Students anxious about health care coverage due to COVID-19 uncertainties

Experts encourage recent graduates to examine the wealth of options available to them outside of University coverage.

Illustrated by Abby Adamski

Abby Adamski

Illustrated by Abby Adamski

Jasmine Snow

Many recently graduated students are contending with concerns about healthcare as the economy plunges into a recession. 

According to a 2017 Agile Health Insurance survey, 72% of college students and recent graduates nationwide have difficulty finding affordable healthcare coverage. Some former University of Minnesota students are now struggling even more to navigate healthcare options before reaching the end of their coverage as the job market faces uncertainty in the COVID-19 pandemic. 

Fall and spring enrollment numbers for the University of Minnesota’s Student Health Benefit Plan vary between just under 9,000 students to nearly 10,500 some years. In March 2020, 8,345 students were enrolled, not including dependents. 

Nontraditional graduate student Afton Kelly switched over to the University’s health insurance plan after aging out of her parents’ Affordable Care Act coverage when she turned 26. Since graduating in May, Kelly expects to join the 27 million Americans who may have lost coverage this year due to the pandemic. 

“I’m anticipating a gap in coverage, assuming that I can’t find a full-time job that would allow me to buy my own insurance or a job that has healthcare included,” Kelly said. 

University coverage works on a semester-by-semester basis. Those enrolled in the spring are covered by the University’s insurance through the following summer. Last month, Kelly started a petition calling for the University to extend the coverage of 2020 graduates through to the end of the calendar year. More than 100 people have signed the petition as of Saturday afternoon.

“I’ve had overwhelmingly positive responses as far as comments go, but it’s not really seeing the takeoff that I was hoping for,” Kelly said. “I have a lot of friends from classes that are still under their parents’ insurance as well. It’s just one of those weird niche things where I know we’re out there, it’s just a matter of getting in touch.”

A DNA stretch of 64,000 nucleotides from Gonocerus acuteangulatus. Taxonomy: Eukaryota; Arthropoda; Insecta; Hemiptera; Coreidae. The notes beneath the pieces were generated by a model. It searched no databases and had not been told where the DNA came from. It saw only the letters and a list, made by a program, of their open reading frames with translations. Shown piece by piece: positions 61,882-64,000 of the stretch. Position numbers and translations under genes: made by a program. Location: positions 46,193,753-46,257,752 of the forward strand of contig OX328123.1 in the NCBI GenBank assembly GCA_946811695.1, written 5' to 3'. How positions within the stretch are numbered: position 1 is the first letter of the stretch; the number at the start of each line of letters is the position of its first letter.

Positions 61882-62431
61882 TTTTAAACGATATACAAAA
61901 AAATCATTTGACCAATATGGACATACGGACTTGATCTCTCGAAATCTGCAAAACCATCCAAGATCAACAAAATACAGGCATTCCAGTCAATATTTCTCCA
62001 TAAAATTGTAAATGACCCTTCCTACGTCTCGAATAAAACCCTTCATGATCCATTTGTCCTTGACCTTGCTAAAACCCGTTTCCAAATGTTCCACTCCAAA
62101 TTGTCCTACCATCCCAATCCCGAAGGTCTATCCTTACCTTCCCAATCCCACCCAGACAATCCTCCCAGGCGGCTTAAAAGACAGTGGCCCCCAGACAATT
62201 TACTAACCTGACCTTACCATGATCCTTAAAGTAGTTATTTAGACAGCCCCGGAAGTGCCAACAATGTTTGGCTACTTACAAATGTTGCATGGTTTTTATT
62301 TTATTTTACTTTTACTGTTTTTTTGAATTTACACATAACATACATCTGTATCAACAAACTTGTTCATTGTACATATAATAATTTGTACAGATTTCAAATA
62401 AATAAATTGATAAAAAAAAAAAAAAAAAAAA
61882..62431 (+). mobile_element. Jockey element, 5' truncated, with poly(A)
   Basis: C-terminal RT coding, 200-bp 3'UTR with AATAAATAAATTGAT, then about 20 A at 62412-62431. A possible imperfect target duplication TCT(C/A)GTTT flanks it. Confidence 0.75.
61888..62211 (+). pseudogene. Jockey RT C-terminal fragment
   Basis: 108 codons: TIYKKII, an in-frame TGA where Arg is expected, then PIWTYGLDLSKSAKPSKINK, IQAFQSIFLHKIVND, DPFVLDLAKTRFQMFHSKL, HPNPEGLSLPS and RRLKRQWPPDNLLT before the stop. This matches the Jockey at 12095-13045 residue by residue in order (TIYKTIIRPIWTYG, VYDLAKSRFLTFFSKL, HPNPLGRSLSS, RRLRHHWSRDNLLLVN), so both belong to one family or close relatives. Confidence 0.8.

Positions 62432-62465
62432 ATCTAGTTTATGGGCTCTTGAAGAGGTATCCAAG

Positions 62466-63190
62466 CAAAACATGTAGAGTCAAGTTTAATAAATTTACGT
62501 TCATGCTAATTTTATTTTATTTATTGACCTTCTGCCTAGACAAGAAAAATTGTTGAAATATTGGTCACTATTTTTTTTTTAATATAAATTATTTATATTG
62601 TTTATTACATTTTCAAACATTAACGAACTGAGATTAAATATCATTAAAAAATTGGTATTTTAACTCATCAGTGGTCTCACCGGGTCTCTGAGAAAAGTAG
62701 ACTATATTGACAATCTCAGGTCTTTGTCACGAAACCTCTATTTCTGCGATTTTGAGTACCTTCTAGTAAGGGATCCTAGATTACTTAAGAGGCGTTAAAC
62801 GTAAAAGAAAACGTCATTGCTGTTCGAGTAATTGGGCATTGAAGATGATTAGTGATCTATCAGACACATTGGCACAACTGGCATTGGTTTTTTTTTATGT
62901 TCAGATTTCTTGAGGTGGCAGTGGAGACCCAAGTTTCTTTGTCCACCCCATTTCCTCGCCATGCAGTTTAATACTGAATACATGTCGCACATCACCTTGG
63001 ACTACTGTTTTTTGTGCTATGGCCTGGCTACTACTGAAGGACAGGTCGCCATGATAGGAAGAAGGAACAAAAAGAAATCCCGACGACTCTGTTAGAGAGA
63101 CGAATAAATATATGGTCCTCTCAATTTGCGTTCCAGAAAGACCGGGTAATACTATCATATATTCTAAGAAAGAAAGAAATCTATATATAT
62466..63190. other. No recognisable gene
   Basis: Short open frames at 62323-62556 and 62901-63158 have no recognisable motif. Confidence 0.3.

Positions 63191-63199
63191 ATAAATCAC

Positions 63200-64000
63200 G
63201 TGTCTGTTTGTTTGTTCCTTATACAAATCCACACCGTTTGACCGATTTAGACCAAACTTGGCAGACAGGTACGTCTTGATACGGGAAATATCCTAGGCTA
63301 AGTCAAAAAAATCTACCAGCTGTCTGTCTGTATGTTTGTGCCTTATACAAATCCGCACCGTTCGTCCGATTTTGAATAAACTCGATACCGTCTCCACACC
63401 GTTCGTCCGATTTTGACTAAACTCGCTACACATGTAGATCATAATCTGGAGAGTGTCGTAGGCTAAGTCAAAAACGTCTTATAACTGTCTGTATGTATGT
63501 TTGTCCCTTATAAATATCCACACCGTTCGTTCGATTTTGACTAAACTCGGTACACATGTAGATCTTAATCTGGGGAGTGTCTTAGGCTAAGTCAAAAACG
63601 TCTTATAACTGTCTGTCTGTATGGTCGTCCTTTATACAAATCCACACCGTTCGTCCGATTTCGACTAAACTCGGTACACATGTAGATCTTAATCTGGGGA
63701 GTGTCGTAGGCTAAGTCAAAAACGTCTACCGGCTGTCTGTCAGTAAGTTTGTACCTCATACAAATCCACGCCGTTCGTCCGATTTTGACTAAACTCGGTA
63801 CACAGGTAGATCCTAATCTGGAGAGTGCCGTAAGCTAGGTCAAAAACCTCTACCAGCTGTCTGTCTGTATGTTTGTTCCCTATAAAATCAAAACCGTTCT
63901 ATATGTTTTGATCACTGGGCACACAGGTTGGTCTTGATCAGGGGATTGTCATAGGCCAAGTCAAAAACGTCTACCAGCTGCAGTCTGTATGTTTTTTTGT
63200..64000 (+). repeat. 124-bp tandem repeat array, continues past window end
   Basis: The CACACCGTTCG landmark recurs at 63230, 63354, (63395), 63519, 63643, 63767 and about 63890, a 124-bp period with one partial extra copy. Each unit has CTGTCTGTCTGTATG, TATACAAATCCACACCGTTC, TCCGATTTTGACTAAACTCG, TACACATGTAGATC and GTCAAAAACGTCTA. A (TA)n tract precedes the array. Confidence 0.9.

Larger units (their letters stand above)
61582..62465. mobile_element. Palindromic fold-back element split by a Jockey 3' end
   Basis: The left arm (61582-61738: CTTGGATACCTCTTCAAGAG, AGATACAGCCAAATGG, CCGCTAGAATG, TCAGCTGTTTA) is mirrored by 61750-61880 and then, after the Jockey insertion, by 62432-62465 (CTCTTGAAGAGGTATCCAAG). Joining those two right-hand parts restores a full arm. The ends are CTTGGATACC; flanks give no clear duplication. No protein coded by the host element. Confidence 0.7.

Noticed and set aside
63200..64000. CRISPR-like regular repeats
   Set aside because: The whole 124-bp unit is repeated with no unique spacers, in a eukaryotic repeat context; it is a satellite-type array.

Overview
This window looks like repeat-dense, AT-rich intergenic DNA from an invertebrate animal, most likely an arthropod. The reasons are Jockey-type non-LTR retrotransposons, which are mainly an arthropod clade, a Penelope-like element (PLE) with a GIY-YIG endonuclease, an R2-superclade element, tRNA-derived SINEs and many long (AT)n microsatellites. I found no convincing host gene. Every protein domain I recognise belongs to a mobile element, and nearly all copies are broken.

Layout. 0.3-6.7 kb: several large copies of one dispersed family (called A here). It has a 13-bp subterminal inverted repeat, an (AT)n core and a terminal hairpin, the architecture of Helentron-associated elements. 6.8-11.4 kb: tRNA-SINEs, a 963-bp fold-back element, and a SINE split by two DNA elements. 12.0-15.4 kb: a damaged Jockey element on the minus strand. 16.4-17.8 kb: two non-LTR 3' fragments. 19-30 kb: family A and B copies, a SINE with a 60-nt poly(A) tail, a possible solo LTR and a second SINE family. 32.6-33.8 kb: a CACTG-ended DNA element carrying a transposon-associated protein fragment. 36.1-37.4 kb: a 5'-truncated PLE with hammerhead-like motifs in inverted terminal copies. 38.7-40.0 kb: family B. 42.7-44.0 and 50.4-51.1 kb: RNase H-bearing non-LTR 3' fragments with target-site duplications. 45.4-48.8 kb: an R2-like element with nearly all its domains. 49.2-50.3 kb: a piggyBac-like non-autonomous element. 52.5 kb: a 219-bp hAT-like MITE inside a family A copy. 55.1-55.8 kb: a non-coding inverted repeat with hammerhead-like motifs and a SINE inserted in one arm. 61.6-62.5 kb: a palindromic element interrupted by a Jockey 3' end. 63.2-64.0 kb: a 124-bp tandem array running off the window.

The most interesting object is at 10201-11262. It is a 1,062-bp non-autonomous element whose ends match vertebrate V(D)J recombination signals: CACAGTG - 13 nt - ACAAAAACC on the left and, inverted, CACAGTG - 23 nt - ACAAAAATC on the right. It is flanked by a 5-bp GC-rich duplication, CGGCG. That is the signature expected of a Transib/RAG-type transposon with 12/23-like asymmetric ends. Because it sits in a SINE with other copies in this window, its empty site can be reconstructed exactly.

Students looking to extend their current coverage can apply for an already existing short-term extension plan for $212. This plan would extend their coverage one week from the current deadline of Aug. 23 through the end of August, according to the Office of Student Health Benefits website

University officials also said a wealth of options are available to those who are eligible and able to afford them.

Greg Thurston, director of the OSHB, pointed to exchange options and government subsidy options, as well as seeking refuge under parents’ ACA plans for graduates who are under 26. Individuals can exchange their student healthcare for comparable options, such as state-funded health insurance. 

“I think the plan is working pretty well,” Thurston said. “I understand that it’s a stressful time for people. I think people need to be aware that there are alternatives when they leave the University. I’m personally not aware of any university that allows former students coverage beyond the [summer window].”

Lynn Blewett, a researcher and professor in the School of Public Health, noted that students can capitalize on the special enrollment period under MNSure, which they may qualify for if they are Minnesota residents. She also said low-income grads may want to evaluate options under Medicaid or MinnesotaCare, which can be done without a special window exemption. 

“I think the issue is kind of knowing what the options are,” Blewett said.